India reiterates voluntary moratorium on n-testing
Ahead of the Nuclear Security Summit in Washington, India has reiterated its commitment to voluntary unilateral moratorium on nuclear testing and has signalled its readiness to negotiate a verifiable Fissile Material Cut-off Treaty.delhi Updated: Feb 06, 2010 19:55 IST
Ahead of the Nuclear Security Summit in Washington, India has reiterated its commitment to voluntary unilateral moratorium on nuclear testing and has signalled its readiness to negotiate a verifiable Fissile Material Cut-off Treaty (FMCT).
India also drew the attention of the world community to the dangers of proliferation of nuclear weapons in its neighbourhood, a reference to the A.Q. Khan network of nuclear smuggling in Pakistan, and warned against the threat of nuclear weapons falling into the hands of jihadi and non-state actors.
"Despite our well-known reservations on the Comprehensive Test Ban Treaty (CTBT), India is committed to its voluntary unilateral moratorium on nuclear explosive testing," Prime Minister Manmohan Singh's Special Envoy Shyam Saran told Global Zero Summit on nuclear disarmament in Paris Wednesday.
The conference held discussions on eliminating all nuclear weapons by 2030.
"We are prepared to negotiate a verifiable FMCT in the Conference on Disarmament in Geneva. We are not a party to the Nuclear Non-Proliferation Treaty and cannot respond to calls for universal adherence to that treaty as a non-nuclear weapons state," he said.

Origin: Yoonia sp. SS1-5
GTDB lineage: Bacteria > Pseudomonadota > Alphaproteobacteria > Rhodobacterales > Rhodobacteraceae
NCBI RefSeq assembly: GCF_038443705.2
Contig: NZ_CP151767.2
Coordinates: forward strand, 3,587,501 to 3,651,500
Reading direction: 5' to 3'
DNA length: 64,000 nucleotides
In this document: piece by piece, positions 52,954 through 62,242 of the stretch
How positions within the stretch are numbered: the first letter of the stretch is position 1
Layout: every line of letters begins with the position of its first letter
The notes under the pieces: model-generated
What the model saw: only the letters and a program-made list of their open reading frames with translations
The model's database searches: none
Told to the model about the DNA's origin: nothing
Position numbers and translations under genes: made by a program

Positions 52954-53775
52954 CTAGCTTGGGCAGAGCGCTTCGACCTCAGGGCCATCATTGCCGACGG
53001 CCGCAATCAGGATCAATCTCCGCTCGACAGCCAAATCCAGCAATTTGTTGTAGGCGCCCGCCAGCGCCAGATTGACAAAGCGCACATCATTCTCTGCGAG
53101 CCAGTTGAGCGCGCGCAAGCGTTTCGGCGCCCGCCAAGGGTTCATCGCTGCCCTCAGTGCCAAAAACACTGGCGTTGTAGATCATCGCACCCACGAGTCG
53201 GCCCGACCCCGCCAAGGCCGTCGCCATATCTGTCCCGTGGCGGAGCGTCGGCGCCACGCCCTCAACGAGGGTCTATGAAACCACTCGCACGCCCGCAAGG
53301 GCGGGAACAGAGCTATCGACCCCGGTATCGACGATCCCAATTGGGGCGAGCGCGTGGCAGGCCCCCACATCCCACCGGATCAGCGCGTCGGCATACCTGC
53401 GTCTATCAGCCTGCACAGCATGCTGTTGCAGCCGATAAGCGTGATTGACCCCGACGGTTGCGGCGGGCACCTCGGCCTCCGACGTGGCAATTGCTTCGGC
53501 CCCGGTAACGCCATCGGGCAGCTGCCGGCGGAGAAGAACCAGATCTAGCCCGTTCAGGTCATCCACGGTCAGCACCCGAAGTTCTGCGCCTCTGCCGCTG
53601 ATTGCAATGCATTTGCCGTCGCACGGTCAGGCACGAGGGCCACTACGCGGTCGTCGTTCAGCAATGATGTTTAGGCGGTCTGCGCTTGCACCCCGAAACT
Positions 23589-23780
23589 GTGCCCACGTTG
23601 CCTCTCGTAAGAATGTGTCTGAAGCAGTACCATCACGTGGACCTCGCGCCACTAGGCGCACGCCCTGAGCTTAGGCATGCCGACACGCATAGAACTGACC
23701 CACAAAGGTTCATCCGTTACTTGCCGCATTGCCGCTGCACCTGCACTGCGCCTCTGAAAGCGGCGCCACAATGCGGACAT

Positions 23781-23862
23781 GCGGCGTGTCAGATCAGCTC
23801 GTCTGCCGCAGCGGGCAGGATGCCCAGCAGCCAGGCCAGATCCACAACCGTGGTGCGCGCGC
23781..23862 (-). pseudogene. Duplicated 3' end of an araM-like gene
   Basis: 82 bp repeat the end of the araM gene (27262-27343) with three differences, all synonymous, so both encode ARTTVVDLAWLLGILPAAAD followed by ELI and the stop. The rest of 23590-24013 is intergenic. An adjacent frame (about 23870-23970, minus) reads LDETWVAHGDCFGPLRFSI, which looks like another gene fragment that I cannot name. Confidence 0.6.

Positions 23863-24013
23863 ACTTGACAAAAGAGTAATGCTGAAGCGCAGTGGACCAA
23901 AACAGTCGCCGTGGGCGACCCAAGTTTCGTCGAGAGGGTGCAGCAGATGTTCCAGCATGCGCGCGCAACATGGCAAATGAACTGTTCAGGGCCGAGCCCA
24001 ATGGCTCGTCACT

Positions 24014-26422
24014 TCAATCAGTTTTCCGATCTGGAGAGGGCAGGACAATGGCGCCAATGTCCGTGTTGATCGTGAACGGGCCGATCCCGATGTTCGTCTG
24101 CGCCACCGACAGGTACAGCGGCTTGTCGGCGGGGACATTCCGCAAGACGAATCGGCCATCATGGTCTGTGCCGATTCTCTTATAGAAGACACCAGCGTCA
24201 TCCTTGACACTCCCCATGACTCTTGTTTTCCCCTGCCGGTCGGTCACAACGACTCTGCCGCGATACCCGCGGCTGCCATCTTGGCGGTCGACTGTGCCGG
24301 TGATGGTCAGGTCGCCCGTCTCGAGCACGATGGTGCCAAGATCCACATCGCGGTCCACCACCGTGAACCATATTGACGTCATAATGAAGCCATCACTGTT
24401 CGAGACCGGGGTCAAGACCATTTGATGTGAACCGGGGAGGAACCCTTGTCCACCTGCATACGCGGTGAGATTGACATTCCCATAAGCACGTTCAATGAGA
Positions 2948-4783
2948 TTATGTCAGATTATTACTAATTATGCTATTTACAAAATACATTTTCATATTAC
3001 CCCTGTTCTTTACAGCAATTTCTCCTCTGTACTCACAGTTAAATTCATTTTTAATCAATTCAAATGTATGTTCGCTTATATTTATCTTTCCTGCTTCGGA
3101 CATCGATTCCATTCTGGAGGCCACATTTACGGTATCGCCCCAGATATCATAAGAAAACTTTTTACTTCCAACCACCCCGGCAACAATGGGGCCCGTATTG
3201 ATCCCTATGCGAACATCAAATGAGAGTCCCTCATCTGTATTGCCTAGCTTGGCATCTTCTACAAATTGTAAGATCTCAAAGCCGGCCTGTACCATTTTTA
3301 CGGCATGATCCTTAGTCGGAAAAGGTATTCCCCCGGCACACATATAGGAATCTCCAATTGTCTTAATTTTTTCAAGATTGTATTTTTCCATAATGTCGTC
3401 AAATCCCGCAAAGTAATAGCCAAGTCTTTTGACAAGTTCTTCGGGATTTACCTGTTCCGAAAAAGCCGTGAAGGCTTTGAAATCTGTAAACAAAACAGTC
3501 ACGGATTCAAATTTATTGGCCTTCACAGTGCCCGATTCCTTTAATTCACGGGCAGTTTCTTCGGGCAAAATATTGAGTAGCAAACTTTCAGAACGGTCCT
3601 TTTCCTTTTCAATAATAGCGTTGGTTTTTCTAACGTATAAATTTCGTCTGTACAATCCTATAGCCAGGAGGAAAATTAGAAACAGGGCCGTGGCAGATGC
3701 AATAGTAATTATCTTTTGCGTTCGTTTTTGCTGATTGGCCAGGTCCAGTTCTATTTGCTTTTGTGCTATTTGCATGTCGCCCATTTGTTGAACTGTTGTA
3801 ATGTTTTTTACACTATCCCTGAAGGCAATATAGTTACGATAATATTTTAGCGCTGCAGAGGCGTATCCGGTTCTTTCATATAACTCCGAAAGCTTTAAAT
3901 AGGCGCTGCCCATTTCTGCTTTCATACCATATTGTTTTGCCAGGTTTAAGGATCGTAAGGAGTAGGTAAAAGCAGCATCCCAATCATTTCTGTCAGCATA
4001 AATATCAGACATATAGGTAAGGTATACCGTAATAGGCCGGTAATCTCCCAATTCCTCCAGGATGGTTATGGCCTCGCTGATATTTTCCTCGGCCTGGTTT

Saran reiterated India's commitment to universal verifiable nuclear disarmament and stressed its "impeccable and universally acknowledged credentials on non-proliferation", that led the Nuclear Suppliers Group to re-open nuclear trade with India in September 2008.
India has refused to sign the NPT and CTBT on grounds that these treaties are "discriminatory" and divide the world into the nuclear haves and have-nots.
Prime Minister Manmohan Singh will represent India at the Nuclear Security Summit that US President Barack Obama will host in Washington in April.
Saran also warned of the proliferation in its neighbourhood.
"India's security has been adversely impacted by the clandestine proliferation of nuclear weapons in its neighbourhood, often ignored and on occasion, encouraged by certain important countries," he said in a reference to Pakistan and China's alleged support to Pakistan's nuclear weapon programme.
"The activities of the so-called A.Q.Khan network is an ominous reminder of the threats India continues to face in this respect," he said.
"India is deeply worried about the potential nexus between clandestine proliferation and terrorism and the ever-present danger of such weapons or vulnerable nuclear materials falling into the hands of jehadi and non-state actors," he said.